1973 Sydney: An Australian gangster sees booming business, due to U.S. soldiers being in town for relaxing between their tours to the Vietnam war, attracts the attention of first the Chicago mafia, and then their East Coast competitors.
Gettin' Square is about starting over, keeping clean and going straight. Barry Wirth is fresh out of prison and determined to stay on the straight and narrow. But like his mate Johnny 'Spit... See full summary »
An American Pie-like teen comedy in which a high school senior tries to become the first student in years to complete the Dirty Deeds, an outrageous series of challenges that must be ... See full summary »
Charismatic tap dancing Sean tries to find a way out of working at the steel mill. When failure brings him home he starts his own dance group wearing hardhats. He must then find inspiration in the steel mill he once tried to escape.
Australian Diana Spencer wins a competition in a women's magazine, and as a prize gets a trip for two to London, where she wants to meet her idol and namesake, Princess Diana. She goes ... See full summary »
After a near death experience, five Boys, all devoted AC/DC fans, make a pact to bury their best friend next to the grave of Bon Scott. 12 years later, having gone their different ways, they come together to fulfill the promise.
After completing their job, two ex-cons, are quickly informed that they have assassinated the wrong individual. With the stakes high they must quickly correct their mistake before covers are blown and innocent lives are lost.
Two thugs from the Perth suburb of Midland catch the last train to Fremantle. When a young woman boards the train a few stops later, they begin talking and find out not everyone on the train is who they seem to be.
Each season of this multi award winning Television series takes you through a 13 episode run in the rise and fall of of real life Ausralian underworld figures as told from both sides of the... See full summary »
Jack Irish has no shortage of friends, but family members are few and far between. His wife was murdered by an ex-client and his father is a fading photo on the pubs football wall of fame. ... See full summary »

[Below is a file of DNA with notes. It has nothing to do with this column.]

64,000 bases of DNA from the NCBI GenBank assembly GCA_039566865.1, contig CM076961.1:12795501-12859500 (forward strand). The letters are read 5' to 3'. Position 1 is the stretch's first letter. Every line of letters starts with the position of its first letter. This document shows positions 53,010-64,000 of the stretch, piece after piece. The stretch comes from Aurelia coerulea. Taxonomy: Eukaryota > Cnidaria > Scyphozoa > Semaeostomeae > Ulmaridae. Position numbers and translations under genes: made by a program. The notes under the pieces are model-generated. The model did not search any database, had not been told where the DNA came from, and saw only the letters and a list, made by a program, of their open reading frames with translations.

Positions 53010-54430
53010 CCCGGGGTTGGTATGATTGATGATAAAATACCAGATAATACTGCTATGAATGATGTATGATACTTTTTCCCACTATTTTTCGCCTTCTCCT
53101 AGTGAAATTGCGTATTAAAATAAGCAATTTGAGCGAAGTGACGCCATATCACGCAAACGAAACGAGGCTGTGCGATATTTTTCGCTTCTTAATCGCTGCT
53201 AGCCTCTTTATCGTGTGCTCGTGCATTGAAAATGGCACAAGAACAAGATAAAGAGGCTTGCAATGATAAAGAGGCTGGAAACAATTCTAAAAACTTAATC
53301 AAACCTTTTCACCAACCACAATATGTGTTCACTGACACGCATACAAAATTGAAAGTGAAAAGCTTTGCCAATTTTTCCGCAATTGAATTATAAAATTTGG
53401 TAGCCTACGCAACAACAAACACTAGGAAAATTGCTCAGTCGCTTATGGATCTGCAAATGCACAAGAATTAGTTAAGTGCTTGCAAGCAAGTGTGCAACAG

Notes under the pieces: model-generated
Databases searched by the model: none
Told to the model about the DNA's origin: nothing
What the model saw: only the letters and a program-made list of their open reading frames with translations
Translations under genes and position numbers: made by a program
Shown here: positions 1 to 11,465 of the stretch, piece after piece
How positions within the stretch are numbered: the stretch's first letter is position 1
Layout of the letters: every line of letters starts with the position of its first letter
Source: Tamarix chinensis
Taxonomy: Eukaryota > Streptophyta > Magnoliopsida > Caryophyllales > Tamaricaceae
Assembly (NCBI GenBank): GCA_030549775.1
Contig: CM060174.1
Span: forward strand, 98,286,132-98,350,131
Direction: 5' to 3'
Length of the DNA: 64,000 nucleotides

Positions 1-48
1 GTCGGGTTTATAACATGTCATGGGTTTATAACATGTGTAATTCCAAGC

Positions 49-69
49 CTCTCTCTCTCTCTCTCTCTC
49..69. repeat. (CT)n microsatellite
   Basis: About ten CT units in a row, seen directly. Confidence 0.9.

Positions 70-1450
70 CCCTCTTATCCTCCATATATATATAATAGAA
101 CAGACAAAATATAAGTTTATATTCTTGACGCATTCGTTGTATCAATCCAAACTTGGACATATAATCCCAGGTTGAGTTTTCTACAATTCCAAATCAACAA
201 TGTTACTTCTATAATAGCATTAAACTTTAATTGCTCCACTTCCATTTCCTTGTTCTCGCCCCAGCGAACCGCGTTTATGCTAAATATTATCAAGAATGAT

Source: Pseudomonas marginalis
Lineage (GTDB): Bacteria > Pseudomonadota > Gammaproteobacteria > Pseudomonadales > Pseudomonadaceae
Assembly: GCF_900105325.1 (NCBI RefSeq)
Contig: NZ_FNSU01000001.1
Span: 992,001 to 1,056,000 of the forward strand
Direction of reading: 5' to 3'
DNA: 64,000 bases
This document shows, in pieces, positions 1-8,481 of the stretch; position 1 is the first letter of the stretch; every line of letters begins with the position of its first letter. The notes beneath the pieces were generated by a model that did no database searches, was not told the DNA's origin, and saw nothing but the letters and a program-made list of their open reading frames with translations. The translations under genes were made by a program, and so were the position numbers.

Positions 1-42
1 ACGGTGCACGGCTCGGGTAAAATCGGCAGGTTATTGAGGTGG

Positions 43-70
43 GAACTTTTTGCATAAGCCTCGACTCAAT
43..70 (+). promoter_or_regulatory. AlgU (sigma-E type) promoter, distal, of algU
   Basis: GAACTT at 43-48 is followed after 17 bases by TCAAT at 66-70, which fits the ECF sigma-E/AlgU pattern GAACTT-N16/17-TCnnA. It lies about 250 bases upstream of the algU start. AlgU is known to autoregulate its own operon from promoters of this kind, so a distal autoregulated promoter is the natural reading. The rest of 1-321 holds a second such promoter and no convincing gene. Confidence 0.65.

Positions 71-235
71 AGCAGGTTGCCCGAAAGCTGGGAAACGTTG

When dwindling membership and increasing overheads makes a local bowling club and prime candidate for a takeover, it's all hands on deck to save the club, in what turns into an epic battle ... See full summary »
Set in 1960s Sydney, this is the story of an Australian gangster whose booming business, buoyed by the influx of U.S. soldiers in town for R&R during their tours in Vietnam, attracts the attention of first the Chicago mafia, and then their East Coast competitors. Written by
Greg Dean Schmitz
A 'lobster' (referenced when Darcy purchases the guns from his friend still in the army) is an Australian colloquial term used for the twenty dollar note whose distinctive red/orange colour is likened to a cooked lobster See more »
In the scene where Tony is showing Barry the "Liberty" video slot machine, such technology as relatively high resolution color video, synthesized audio and computer power to animate the images was not available in video slot machines until the 1980's and not mainstream in video slot machines until the 1990's. See more »
You know what I'd do? If someone I trusted... or someone I should be able t' trust was doin' the dirty on me? I'd let them think they were gettin' away with it... wait till they let their guard down. Then I'd cut their fuckin' balls off.
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At the end of the closing credits, the title DIRTY DEEDS appears with the individual letters spinning like the wheels of a slot machine. See more »
if you skip this because it's not a blockbuster, you're missing a good film
This is a nicely paced caper and its only real crime is the weak ending.
It's been criminally undersold here, and sad to report I was alone in the dark corner of the multiplex I saw it in. As all the comments here are Australian and a year old, the film has obviously been leaked late to the rest of the world in advance of its video or dvd release. This is lacklustre treatment of a little gem.
First and most important, you don't need to be Australian to understand the dialog. I wouldn't fault any of the performances, which pretty much match the characters' function in the film. Bryan Brown and Sam Neill stand out, inevitably, but John Goodman and Toni Colette are sound in support.
I smiled from the moment this started to the closing credits, laughed out loud more than once, and salute the repeated use of "bouf-head" as a term of endearment.
16 of 21 people found this review helpful.
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